'A Terrifying Development': News Anchor Announces Rare Cancer Diagnosis Live On-Air
An Ohio TV station’s morning news anchor gave his viewers a shock on Tuesday.
“We’re going to end the show now with a little personal news for me to share. Just over a week ago, I was diagnosed with a pretty rare blood cancer,” anchor Nick Foley said, according to WHIO-TV.
Foley explained that he had multiple myeloma, a cancer that impacts blood plasma cells.
“To be totally honest, it’s pretty terrifying and challenging at the same time,” he said.
A co-anchor responded by saying, “We as a team want to say we are praying for you.”
Nick Foley announced that he’s been diagnosed with Myeloma, which is a cancer of the plasma cells. https://t.co/rVwQ25q3i1
— WHIO-TV (@whiotv) April 18, 2023
Foley later said he would fight the disease.
“The diagnosis is definitely a terrifying development but we’ve had time to process and my family has an incredible support system here in the Miami Valley and beyond. … I plan to follow treatment and radiation to the letter and get the condition under control,” he said.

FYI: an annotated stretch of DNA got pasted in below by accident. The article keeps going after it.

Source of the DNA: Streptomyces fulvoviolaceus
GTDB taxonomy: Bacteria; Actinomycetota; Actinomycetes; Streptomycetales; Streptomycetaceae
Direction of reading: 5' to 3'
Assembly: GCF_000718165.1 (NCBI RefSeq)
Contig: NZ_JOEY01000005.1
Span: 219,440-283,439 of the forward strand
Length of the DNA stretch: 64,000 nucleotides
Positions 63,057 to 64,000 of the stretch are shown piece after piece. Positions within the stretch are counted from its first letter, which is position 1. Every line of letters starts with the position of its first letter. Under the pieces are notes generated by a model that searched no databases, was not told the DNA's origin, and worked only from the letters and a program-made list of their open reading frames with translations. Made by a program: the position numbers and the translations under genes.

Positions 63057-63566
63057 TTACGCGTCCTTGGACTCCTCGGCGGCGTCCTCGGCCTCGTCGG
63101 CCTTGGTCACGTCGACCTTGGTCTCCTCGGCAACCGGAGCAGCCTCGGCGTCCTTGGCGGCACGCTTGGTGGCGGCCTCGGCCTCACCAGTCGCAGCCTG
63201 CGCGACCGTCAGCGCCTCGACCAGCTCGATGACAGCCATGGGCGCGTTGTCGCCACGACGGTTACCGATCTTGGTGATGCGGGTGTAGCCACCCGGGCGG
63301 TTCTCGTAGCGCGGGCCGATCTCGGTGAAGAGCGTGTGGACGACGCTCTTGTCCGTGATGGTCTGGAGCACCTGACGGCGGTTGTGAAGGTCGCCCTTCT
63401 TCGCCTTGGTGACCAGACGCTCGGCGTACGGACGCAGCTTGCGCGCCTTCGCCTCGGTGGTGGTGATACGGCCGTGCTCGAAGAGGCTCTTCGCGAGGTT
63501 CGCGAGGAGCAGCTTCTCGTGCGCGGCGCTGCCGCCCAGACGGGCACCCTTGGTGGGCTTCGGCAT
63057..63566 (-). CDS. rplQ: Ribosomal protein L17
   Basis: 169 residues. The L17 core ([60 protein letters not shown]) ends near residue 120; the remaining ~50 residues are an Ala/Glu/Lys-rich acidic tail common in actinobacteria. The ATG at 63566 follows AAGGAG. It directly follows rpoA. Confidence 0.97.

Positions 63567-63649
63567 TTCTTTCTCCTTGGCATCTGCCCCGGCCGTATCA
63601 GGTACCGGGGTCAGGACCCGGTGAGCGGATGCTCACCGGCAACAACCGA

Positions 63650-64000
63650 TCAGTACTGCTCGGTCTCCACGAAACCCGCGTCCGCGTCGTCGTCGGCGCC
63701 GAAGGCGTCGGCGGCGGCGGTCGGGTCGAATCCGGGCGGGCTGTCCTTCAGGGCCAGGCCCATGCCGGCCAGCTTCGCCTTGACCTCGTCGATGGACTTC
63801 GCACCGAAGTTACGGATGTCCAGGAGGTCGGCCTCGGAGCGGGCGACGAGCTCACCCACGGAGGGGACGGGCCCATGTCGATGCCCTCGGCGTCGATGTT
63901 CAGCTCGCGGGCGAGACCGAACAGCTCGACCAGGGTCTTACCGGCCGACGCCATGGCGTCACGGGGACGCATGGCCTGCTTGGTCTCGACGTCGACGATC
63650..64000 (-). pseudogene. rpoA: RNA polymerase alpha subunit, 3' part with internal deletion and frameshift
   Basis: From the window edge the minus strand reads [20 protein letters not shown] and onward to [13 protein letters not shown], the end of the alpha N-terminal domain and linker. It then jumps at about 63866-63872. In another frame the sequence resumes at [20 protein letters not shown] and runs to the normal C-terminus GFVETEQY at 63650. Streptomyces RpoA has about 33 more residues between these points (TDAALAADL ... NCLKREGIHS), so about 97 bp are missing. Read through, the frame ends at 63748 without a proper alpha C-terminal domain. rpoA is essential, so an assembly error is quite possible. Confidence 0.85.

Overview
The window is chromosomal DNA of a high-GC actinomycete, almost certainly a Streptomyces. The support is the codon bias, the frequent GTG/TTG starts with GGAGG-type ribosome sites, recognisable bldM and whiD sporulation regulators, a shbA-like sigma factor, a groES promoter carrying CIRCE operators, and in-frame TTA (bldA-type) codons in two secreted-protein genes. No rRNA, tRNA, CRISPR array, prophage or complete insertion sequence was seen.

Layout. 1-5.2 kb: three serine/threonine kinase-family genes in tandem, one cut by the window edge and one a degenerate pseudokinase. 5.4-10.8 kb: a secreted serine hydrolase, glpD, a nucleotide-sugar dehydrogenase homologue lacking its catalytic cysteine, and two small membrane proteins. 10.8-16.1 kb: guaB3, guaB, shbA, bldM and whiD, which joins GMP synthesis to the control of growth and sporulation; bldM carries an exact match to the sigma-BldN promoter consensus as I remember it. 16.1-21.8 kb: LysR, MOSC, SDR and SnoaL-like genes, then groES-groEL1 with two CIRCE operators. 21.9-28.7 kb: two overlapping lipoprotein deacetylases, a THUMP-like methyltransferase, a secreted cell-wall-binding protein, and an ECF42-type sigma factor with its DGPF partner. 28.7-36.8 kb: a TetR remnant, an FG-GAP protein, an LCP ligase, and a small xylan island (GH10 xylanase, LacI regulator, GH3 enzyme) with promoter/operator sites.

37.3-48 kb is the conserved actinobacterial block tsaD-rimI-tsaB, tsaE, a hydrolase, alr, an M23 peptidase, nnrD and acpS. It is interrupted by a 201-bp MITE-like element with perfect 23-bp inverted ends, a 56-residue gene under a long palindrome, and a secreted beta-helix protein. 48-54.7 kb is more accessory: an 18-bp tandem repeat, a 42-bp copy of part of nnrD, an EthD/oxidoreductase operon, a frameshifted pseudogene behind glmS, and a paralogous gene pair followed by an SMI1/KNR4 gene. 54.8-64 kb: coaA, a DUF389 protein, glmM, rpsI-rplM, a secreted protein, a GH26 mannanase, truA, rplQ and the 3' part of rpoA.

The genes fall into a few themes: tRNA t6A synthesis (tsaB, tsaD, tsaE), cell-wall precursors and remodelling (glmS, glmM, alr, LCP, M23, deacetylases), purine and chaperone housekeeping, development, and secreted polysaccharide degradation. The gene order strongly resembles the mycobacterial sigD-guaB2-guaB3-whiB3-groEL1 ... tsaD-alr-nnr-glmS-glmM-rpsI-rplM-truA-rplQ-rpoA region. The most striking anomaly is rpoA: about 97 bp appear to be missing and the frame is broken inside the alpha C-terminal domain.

Foley’s treatment plan will include five months of medication and treatment and 10 days of radiation, WHIO reported.
Foley said he plans to appear on the air as much as possible.
“I don’t plan on going anywhere and want my story to perhaps be a reminder to others to listen to their bodies and seek care immediately if something is not right,” he said.
In multiple myeloma, cancerous plasma cells grow in the bone marrow and produce abnormal proteins that harm the body, according to the Mayo Clinic.
The website Cancer.net puts the five-year relative survival rate for multiple myeloma in the U.S. at about 58 percent.
Multiple Myeloma Diagnosis- Survival Rates https://t.co/ROocpYRVFJ via @PBeatingCancer #myeloma
— PeopleBeatingCancer (@PBeatingCancer) April 11, 2023
The site noted that factors such as age, overall health and the stage at which the cancer is detected can all impact how well a person can fight the cancer.
On the WHIO website, Foley wrote that he has spent “25 years in the television news industry beginning my career in Northern Maine with stops in Georgia, Louisiana, Florida, Ohio, and Pennsylvania as well.”
“I spent the better part of my first 15 years working in sports and had the fortune of covering three Super Bowls, an NBA Championship and a handful of PGA Tournaments. Most recently in news, I had stints in Philadelphia, Pennsylvania and Cleveland,” he wrote.
This article appeared originally on The Western Journal.